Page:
Pre-Thanksgiving rates bump nowhere to be found, yet diesel hits lowest average since summer

Trucking news and briefs for Wednesday, Nov. 22, 2023:

Diesel prices hit lowest national average since July

Fuel prices across the country have been on the decline since the beginning of November, with diesel’s national average falling 24.5 cents since the end of October. Overall, fuel prices have fallen 33.6 cents since the last weekly increase seen on Oct. 23, according to the Energy Information Administration.

With the recent declines, the U.S.’ national average for a gallon of on-highway diesel stands at $4.21 a gallon -- the lowest since the week ending July 31. Meantime, spot rates averages have held ground, with slight van declines over the recent period and gains for reefers, in high demand ahead of the Thanksgiving holiday. 

Breaking the fuel price changes down by region, all regions across the U.S. saw price decreases over the last week, with the Midwest region seeing the biggest decline of 10.1 cents, followed by the Rocky Mountain region, which saw an 8.8-cent decrease.

California is the only part of the country with average fuel prices over $5/gallon, with an average of $5.64. The next-highest average can be found in the West Coast less California region at $4.57 per gallon.

The cheapest diesel can be found in the Gulf Coast region -- the only region below a $4/gallon average -- at $3.84 per gallon, followed by the Lower Atlantic region at $4.01 per gallon.

Prices in other regions, according to EIA:

  • New England -- $4.46
  • Central Atlantic -- $4.47
  • Midwest -- $4.21
  • Rocky Mountain -- $4.27

ProMiles’ diesel averages during the most recent week showed prices fall by 6.9 cents to $4.27 per gallon.

According to the ProMiles Fuel Surcharge Index, the most expensive diesel can be found in California at $5.82 per gallon, and the cheapest can be found in the Gulf Coast region at $3.89 per gallon.

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Despite the recent-weeks rates gain nationally for reefers, FTR analysts with the most recent weekly rates snapshot from the Truckstop load board system pointed to considerable spot market uncertainty with fairly lackluster activity for the season.

"Total broker-posted spot rates in the Truckstop system almost always rise during the week before Thanksgiving, but that did not happen during the week ended November 17," they noted, combining the segments shown above. "Spot rates barely changed for refrigerated and flatbed." As shown, dry van declined modestly, while all three segments more typically post "rate increases during the week before Thanksgiving."  

Demand metrics sat at some of their lowest levels since the late summer, meanwhile. Volume was about 17% below the same 2022 week and around 26% below the five-year average for the week. Volume was down in the Mountain Central and South Central regions but up elsewhere. Truck postings increased 4.8%, and the Truckstop/FTR Market Demand Index -- the ratio of posted loads to posted trucks -- hit the lowest level since August.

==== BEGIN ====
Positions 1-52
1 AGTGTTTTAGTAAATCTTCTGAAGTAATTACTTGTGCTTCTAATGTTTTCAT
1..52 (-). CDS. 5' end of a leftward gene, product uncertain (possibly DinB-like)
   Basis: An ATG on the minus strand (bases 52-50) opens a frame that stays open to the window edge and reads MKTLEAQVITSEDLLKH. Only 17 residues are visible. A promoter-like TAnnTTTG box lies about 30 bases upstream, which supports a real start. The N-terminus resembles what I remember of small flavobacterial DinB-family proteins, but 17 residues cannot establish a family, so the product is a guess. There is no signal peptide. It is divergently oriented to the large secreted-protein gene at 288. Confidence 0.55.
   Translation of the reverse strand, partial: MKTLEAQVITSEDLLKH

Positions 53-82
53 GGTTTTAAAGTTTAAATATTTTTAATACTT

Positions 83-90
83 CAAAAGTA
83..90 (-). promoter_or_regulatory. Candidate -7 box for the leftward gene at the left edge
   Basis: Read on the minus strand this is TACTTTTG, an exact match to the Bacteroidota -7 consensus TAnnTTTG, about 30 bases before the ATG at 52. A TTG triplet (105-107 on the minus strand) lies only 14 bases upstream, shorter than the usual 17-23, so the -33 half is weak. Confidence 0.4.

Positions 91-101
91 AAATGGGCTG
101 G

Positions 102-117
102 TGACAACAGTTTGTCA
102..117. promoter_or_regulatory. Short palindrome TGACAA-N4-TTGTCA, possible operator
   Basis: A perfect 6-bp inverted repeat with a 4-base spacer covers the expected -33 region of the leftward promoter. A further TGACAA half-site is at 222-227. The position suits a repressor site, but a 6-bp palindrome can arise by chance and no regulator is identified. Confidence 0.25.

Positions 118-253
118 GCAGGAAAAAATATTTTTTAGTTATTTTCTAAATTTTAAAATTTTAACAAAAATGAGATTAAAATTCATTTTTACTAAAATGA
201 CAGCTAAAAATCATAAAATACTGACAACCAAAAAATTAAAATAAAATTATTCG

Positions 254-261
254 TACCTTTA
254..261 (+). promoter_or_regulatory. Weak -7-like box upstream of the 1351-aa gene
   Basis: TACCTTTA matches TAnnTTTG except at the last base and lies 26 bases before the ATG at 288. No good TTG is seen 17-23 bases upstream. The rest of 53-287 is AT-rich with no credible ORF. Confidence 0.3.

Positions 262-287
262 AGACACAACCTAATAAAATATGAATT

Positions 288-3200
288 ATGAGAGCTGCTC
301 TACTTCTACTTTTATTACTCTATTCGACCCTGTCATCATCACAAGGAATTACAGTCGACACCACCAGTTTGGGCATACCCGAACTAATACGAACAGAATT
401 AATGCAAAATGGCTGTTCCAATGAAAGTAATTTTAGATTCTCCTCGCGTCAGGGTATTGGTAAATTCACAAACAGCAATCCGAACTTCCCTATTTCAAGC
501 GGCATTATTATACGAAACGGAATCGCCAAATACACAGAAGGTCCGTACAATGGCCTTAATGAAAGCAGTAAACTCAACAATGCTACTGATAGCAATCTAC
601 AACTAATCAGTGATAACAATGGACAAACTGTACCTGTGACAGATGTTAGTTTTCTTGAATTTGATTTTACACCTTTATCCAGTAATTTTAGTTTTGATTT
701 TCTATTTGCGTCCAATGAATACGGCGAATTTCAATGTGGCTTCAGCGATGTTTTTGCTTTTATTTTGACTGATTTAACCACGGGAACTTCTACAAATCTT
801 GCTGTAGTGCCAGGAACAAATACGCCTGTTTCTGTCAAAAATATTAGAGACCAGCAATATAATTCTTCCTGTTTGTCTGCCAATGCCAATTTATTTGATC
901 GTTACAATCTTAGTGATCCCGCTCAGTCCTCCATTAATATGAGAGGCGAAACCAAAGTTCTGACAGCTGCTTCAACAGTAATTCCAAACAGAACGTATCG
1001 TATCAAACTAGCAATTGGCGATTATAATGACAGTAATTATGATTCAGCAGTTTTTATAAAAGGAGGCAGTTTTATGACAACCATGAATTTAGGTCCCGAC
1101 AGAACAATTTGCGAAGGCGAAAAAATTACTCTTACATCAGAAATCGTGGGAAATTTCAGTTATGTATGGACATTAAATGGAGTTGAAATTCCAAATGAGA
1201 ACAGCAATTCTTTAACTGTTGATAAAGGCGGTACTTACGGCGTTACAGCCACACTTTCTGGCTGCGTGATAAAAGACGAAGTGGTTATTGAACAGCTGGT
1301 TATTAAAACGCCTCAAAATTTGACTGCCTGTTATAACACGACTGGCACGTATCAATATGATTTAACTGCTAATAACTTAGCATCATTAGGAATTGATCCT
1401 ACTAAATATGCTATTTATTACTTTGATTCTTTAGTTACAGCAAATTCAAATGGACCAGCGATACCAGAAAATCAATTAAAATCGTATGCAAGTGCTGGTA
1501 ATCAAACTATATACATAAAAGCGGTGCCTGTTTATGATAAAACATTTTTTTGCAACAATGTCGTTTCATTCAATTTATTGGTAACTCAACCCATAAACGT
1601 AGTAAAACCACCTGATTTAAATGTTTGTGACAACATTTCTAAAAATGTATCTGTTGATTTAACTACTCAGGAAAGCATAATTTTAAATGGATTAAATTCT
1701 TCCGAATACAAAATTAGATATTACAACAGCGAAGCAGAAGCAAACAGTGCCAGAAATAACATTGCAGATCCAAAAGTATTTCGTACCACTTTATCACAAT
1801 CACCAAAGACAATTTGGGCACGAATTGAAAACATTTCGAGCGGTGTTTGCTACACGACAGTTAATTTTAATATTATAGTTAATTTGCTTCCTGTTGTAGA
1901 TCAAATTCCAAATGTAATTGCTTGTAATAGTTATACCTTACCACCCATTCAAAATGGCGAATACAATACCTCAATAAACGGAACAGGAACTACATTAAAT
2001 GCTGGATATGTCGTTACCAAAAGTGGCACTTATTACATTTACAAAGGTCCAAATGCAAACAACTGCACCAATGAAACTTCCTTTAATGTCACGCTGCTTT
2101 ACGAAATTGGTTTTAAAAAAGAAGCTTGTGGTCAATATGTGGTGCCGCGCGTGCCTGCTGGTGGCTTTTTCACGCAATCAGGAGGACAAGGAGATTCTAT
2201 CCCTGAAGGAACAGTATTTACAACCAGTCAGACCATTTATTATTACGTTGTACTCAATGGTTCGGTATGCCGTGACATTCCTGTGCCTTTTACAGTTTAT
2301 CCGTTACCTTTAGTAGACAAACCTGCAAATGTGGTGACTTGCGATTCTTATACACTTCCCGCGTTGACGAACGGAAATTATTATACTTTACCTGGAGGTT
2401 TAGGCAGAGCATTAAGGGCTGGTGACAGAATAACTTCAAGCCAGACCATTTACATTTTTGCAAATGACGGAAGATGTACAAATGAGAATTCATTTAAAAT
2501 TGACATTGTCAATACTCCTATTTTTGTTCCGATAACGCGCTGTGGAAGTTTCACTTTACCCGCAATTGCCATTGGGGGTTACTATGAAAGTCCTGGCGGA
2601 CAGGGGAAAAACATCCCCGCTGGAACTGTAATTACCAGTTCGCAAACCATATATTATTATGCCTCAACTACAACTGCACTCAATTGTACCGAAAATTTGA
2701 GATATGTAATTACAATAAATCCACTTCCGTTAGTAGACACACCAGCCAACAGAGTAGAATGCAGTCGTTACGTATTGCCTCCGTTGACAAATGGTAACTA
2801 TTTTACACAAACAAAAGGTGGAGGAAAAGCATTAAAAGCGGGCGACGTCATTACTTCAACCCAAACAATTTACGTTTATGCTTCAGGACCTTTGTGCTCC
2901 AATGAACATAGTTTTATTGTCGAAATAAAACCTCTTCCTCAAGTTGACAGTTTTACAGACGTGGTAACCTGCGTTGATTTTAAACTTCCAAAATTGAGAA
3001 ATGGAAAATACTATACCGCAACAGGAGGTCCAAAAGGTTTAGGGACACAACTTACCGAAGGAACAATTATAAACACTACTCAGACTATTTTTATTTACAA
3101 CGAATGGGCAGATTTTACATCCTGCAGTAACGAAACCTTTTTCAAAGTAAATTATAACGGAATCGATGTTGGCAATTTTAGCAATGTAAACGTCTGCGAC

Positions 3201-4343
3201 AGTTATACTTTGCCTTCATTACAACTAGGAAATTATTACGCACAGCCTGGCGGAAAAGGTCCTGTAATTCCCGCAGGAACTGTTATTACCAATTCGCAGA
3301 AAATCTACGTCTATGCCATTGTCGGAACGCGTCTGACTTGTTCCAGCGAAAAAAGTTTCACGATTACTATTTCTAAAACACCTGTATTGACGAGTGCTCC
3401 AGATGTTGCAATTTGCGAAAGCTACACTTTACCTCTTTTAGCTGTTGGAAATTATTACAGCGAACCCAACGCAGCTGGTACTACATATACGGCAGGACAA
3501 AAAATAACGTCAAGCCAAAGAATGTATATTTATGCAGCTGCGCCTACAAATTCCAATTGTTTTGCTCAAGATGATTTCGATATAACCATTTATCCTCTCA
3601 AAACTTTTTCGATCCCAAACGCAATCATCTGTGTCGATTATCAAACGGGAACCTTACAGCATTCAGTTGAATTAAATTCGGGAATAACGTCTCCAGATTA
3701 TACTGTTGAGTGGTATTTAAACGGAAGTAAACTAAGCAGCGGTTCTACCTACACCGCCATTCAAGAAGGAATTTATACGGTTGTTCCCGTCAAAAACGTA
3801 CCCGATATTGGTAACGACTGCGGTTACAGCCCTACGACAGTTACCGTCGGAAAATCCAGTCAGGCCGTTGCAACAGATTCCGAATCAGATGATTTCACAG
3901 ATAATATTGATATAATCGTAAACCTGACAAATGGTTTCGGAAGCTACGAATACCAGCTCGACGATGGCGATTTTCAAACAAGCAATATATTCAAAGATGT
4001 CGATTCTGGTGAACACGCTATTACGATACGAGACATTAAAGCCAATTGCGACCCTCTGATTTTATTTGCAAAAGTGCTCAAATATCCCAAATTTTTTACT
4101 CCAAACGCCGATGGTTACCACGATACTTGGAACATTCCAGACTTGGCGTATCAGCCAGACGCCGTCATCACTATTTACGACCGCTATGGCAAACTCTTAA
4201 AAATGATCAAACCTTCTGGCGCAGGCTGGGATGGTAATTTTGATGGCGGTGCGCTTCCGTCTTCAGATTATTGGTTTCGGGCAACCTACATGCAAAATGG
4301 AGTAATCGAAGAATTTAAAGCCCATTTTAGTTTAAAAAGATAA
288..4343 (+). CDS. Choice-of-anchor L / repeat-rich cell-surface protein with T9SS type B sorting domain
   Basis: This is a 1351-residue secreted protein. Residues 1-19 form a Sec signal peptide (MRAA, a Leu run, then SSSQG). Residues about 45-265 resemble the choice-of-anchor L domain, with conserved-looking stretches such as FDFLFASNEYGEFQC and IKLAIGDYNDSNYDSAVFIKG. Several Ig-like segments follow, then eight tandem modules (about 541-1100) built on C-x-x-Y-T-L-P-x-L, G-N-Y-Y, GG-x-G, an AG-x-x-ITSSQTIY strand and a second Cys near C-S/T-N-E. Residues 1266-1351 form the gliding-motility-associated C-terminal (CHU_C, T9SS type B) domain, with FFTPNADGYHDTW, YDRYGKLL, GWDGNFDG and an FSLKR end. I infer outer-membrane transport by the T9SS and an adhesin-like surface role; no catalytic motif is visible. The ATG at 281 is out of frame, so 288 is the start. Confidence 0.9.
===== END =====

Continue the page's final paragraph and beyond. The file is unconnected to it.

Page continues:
[Related: Fuel buyers' 2023 unicorn is here -- a week of falling diesel prices, rising spot rates]

Trucking conditions improved in September but market remains difficult

FTR Trucking Conditions Index September 2023FTR's Trucking Conditions Index for September showed improvement over August, but it was still lower than the rest of the year prior to August.FTRFTR’s Trucking Conditions Index in September improved to -8.97 from -12.54 in August due mostly to more stable fuel prices and modestly stronger freight demand.

The firm noted, however, that market conditions remain quite tough for carriers, and the outlook is for consistently negative readings for the TCI into late 2024.

“The TCI was less negative in September principally because fuel costs did not rise as much as they did in August, but trucking companies saw no real improvement in freight market conditions,” he said. “Although carriers today are seeing some temporary relief due to the recent drop in diesel prices, freight rates look to improve only gradually over the next year.”

[Related: How owner-operators can avoid joining the 'capacity reduction' ranks]

Vise added that trucking “continues to struggle with more capacity than is ideal given sluggish freight volume.”

Prospects of a near-term rebound are keeping many operations around or maintaining driver levels, “but that approach amounts to an increasingly high stakes game of chicken,” Vise concluded.

[Related: Owner-op shutdown, TQL boycott: New association makes its mark]

Ambest donates $57K to St. Christopher Fund

The St. Christopher Truckers Relief Fund (SCF) recently received a large donation from truck stop and service center owners AMBEST for truck drivers in need.

The $57,387 donation, which was raised by AMBEST members and employees at the company’s 35th Annual Meeting at the Silver Legacy Resort & Casino in Reno, Nevada, on Sept 10-13, nearly doubled the amount collected at last year’s annual meeting. 

“AMBEST members are dedicated to offering safe, clean and affordable places for professional truck drivers, and they pride themselves on the unique, personalized service they provide,” said Shannon Currier, Director of Philanthropy at St. Christopher. “AMBEST staff and members showed their heart for drivers through their incredible generosity at this year’s member meeting and we are thankful for their continued support.” 

Since 2015, AMBEST and its members have raised over $166,000 for SCF to help truck drivers and their families who have financial needs due to current medical problems. This year’s annual meeting was attended by 401 members and guests who donated funds at the trade show and on the final evening during the Celebration Gala at the National Automobile Museum.